I don't fault parents at all for looking at a school with genuine issues and deciding that they need to find another place to send their kids. Actually, I don't fault parents for choosing private schools for their kids for any reason.

We all want to do what is best for our kids, and no one should be judged for trying to do that. But when we talk about the schools with real issues in the same way as we talk about schools that just happen to have a lot of non-white kids, then we obscure our real problems.

I have no idea how we'll actually pick Pumpkin's school.Permalink. Hi Tal! Interesting article, but I think you misunderstand what people are trying to accomplish by telling you to “check your privilege.”.

Exploring the intersections of social class, education and identity One thing to keep in mind when looking at how privilege operates is that privilege, discrimination, and social groups all operate within interrelated hierarchies of power, dominance, and exclusion.
Letters: Education – not a right but a privilege | Education | The Guardian Woods February 5, at 4: It is important to understanding Koreans, and why Koreans and Black Americans cannot bridge the gaps of perception to see who the other truly is and why and how Koreans thrive in the US.
privilege – Education and Class The education system in practice is a deeply flawed, troubled institution, one rife with discrimination, inequality, and gross imbalances; children of colour going to school in a facility with clogged toilets and peeling walls while their wealthy counterparts enjoy an airy, leafy campus with impeccable facilities and the best, most modern technology, for example. But on the surface, education in the United States is supposed to be a fundamental right, something accessible to all children.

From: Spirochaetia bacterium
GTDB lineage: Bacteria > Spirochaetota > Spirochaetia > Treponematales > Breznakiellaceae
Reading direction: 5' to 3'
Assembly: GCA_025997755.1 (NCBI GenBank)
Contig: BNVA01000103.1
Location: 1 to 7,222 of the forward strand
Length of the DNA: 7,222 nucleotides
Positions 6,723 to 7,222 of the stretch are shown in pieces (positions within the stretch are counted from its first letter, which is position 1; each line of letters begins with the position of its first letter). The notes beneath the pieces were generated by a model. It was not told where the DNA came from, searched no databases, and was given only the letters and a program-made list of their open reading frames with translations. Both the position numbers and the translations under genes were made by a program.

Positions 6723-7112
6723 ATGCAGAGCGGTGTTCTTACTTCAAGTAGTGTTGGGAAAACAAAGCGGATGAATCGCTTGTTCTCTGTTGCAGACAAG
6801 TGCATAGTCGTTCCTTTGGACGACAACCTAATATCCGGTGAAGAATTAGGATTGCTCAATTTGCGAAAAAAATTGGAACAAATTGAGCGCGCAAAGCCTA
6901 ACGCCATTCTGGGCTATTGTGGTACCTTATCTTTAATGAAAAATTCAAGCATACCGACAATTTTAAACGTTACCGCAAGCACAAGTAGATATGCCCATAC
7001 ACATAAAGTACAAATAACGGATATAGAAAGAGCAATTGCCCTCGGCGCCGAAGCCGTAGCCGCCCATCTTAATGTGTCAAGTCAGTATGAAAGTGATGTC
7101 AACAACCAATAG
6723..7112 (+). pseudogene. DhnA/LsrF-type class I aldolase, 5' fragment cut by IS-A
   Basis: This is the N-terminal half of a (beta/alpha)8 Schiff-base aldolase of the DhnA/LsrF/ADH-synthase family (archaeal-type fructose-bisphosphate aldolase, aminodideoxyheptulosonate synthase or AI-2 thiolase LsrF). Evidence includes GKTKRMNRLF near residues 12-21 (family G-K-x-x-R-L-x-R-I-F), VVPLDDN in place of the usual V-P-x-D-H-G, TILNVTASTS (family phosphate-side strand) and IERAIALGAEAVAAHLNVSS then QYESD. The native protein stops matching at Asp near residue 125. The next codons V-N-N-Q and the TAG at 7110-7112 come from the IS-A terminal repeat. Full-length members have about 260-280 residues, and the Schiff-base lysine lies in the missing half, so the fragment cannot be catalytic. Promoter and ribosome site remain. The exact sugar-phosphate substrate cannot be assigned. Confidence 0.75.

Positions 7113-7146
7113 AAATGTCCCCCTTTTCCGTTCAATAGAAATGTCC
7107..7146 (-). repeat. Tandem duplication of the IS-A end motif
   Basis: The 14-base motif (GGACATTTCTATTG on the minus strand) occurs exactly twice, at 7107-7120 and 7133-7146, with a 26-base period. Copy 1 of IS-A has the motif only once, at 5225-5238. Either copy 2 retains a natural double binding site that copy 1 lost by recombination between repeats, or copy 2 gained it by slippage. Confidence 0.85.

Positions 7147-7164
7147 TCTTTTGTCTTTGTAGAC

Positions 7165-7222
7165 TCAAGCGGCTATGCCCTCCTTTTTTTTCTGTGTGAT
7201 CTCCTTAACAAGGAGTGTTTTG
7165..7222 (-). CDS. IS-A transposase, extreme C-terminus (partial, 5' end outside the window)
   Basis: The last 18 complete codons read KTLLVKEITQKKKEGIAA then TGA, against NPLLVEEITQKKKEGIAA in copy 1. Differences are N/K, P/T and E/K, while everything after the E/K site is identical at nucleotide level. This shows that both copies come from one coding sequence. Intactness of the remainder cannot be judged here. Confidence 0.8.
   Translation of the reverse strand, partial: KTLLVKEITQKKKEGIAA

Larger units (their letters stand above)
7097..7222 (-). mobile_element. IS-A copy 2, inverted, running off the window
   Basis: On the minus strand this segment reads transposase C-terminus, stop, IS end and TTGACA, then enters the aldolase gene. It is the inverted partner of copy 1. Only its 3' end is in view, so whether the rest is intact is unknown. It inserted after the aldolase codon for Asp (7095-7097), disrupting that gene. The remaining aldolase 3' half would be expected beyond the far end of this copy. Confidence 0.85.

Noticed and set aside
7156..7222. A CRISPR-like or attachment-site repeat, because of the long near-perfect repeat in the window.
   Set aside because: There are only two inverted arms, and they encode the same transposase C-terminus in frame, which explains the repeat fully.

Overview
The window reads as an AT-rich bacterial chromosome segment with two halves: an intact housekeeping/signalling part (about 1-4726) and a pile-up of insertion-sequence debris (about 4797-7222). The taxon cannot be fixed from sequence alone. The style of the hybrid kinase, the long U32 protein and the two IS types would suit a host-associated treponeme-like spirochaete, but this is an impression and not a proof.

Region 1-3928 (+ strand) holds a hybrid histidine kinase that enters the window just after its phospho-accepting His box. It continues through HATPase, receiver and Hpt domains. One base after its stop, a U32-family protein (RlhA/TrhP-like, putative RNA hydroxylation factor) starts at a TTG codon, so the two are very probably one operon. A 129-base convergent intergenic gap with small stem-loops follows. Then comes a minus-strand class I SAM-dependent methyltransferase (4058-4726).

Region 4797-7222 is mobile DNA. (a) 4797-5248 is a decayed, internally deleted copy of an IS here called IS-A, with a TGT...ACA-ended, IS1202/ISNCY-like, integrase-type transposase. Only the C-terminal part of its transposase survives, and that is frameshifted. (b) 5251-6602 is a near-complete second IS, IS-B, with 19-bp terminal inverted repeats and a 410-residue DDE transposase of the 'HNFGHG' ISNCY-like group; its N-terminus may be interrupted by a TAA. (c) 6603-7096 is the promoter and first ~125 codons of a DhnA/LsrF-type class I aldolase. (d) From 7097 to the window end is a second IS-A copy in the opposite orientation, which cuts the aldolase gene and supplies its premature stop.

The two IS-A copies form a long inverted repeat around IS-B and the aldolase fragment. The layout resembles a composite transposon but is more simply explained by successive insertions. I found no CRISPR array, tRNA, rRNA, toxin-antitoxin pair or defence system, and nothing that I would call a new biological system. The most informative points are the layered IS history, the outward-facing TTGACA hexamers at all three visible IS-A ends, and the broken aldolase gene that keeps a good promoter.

Health education aside, I am troubled by the implication that education is a privilege. I firmly believe that education is a fundamental human right. The United Nations agrees: “Education is a fundamental human right and essential for the exercise of all other human rights. It promotes individual freedom and empowerment and yields important.

Aug 30,  · PORT SULPHUR, LA - MAY Herschel Barthelemy and sister Jalinh Vasquez walk home in the FEMA Diamond trailer park after getting dropped off by the school bus May 14, in Port Sulphur, Louisiana.

It is common now, when teaching about race, to turn students’ attention to “Whiteness Studies” and to the unearned and often invisible privileges of whites in relation to people of color. I read Seamus Kahn’s excellent book Privilege: The Making of an Adolescent Elite and St. Paul’s School a few years ago, and have quoted it often in classes and conversations.

Kahn attended the elite boarding school as a student, and later, as a teacher there, also did his doctoral research on the culture of privilege at the school. Grammar schools achieve better results only because of more able, wealthier pupils, a study suggests.

Wandering Scientist: Weekend Reading: Race, Education, and Privilege